There is an urban myth about the percentage of what percentage is body language or non-verbal communication. We are constantly told that 93% of our communication is non-verbal after much research and understanding that is incorrect.
According to body language experts, the percentage of nonverbal communication we use to communicate with one another is around 60% to 65%
Oftentimes, we’re told that 93% of our communication is non-verbal. If this is the case, then it should be possible to watch a television program in another language with no sound playing and understand what’s going on the moment you start watching.
Body Language Communication Study Albert Mehrabian
The 7 38 55 Rule Is A Myth
Is 93% 7% non-verbal communication rule actually true?
First, we will start by describing what this rule is for. There were a number of studies conducted in the late 1960s by a doctor named Albert Mehrabian and he was looking at non-verbal communication & the impact non-verbal communication has on it.
The data from his study showed that 55% of communication was through body language, 38% through tone, and only 7% of the actual content (the words they say)
This has become known as the 93% 7% rule because we take 55% and add 38% and that is a non-verbal piece and the verbal piece of courses remaining 7% totaling 100%.
The study was actually pretty clear about the limitations and what the findings were. We think there is plenty of room for misinterpretation and that’s probably what happened with Mehrabian’s research and led to the 93% 7% rule.
We often hear about the 93% 7% rule about conversations and nonverbal communication, which highlights how to use nonverbal behavior to communicate effectively. For example, in presentations or at work, or in public speaking.
The problem again is that the study was not about that. The design of the research just had to do with an audience that did not know who the speaker was, as well as what he communicated in terms of content. The speakers used just one word.
What Was Measured
The study mostly measured liking, neutrality, and disliking. These are all variations of feeling rather than a wide range of emotions so you have participants who don’t know the speaker who says just one word. They are then restricted to liking or disliking the person they see.
Somehow this finding was interpreted by many to mean that 93% of all communication is nonverbal it’s just not the case.
You Can’t Believe Everything You Read, Test It.
We can test this misinterpretation of Mehrabian findings pretty easily consider for example watching a TV presenter they clearly have a visual component and an audio component to it now it’s not fair to say that you should be able to figure out what they are saying without any sound because 38% and original fining had to do with the tone let’s look at just 55% versus 45% if when they were live and the microphones went down would you be able to figurer out just from watching with no audio 55% of the message that they are trying to deliver?
You may be able to figure out something but certainly not 55% of the message they are trying to communicate the tone and the actual content of what is being said is far more important than just 45% in terms of accurately communicating a message.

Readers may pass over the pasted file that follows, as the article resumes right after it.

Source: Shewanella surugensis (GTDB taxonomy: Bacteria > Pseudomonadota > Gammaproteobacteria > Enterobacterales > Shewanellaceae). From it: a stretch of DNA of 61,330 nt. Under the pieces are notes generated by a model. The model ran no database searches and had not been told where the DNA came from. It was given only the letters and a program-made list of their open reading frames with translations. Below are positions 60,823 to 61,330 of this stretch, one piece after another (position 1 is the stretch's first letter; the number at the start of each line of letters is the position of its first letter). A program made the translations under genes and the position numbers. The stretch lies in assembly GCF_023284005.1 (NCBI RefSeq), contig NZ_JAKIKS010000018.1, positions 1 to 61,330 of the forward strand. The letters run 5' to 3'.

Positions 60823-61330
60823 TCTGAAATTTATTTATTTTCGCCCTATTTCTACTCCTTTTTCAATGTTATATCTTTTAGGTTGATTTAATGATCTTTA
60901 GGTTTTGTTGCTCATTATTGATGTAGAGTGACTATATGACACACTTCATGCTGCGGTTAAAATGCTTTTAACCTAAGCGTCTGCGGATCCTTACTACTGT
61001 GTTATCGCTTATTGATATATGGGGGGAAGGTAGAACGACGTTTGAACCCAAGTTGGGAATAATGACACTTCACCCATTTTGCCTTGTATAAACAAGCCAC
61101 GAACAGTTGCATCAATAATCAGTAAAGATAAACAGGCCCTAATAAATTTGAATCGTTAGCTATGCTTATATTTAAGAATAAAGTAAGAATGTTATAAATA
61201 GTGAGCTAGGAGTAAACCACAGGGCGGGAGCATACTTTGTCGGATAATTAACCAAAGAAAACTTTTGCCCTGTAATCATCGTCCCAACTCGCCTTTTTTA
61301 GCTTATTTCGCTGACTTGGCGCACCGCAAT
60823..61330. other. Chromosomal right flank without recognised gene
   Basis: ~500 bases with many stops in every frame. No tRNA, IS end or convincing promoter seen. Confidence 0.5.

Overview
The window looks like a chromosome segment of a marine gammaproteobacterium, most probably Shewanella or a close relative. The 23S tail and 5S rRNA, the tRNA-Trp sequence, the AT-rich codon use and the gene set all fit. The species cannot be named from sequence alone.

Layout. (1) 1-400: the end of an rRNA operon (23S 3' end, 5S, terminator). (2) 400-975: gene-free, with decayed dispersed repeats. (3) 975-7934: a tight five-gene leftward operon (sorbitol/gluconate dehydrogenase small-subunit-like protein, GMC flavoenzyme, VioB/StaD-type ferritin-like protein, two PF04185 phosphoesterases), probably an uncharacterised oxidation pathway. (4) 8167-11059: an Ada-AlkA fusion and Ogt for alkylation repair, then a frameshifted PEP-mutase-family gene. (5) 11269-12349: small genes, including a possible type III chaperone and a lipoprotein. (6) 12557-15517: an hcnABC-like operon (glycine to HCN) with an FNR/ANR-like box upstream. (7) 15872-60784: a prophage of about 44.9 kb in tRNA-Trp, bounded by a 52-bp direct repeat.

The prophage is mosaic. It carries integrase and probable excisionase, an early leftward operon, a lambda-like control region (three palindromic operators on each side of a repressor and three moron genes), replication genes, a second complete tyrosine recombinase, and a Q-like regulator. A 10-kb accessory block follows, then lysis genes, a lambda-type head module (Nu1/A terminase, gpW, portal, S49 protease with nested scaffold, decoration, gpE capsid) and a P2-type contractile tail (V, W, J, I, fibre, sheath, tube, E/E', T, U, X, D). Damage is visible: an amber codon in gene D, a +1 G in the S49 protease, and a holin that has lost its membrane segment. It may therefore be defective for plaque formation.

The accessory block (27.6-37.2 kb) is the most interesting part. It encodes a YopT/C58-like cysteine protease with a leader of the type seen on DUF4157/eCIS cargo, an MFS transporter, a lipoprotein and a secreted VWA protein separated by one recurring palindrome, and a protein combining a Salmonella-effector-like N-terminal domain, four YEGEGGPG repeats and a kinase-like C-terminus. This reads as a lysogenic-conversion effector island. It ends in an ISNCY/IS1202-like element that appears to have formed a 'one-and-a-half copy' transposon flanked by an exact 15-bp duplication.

Should We Ignore Non-Verbal Communication?
So does that mean that non-verbal communication is not important and this misinterpretation of early research has caused irreparable damage?
Should we ignore non-verbal communication? No not at all and rule communication is extremely important and in the original research, there was an important message that Mehrabian was trying to communicate. The message is simple it’s about incongruency.
Mehrabian was really getting out in his study in terms of finding was that when there is incongruence between non-verbal communication and verbal communication meaning someone is expressing one thing nonverbally but saying another verbally individuals pay much more attention to the non-verbal communication.
The Real Findings
That was a really important part of the study that has been overshadowed by the misinterpretation so if you want to effectively communicate and make sure that your messages is understood to make sure that your verbal communication is congruent is consistent with your verbal communication.
What Is Tone Of Voice In Communication
The tone of voice is how you convey your mood, personality, and attitude in written communication. The tone of voice may be seen as an aspect of style in which the writer is able to demonstrate her personal preferences.
There are three different aspects to the tone of voice, which are known as the “Three Tones”. These include:
1) The Attitude towards the content (positive or negative)
2) How formal or informal the writing is (formal or informal)
3) How assertive or passive (assertive or passive).
How much do we communicate through body language has never really been truly figured out by experts like Chase Huges have stated in his book the Six Minute X-Ray rapid behavior profiling is around 66%.
The use of body language is so important because it enables us to express our feelings and emotions without relying on words and sentences which people might not understand. According to the research in this study, non-verbal communication is essential regardless of what specific number we assign to it. It’s more than half of communication and we all know that naturally. If you enjoyed reading this post, check out our other post on body language here.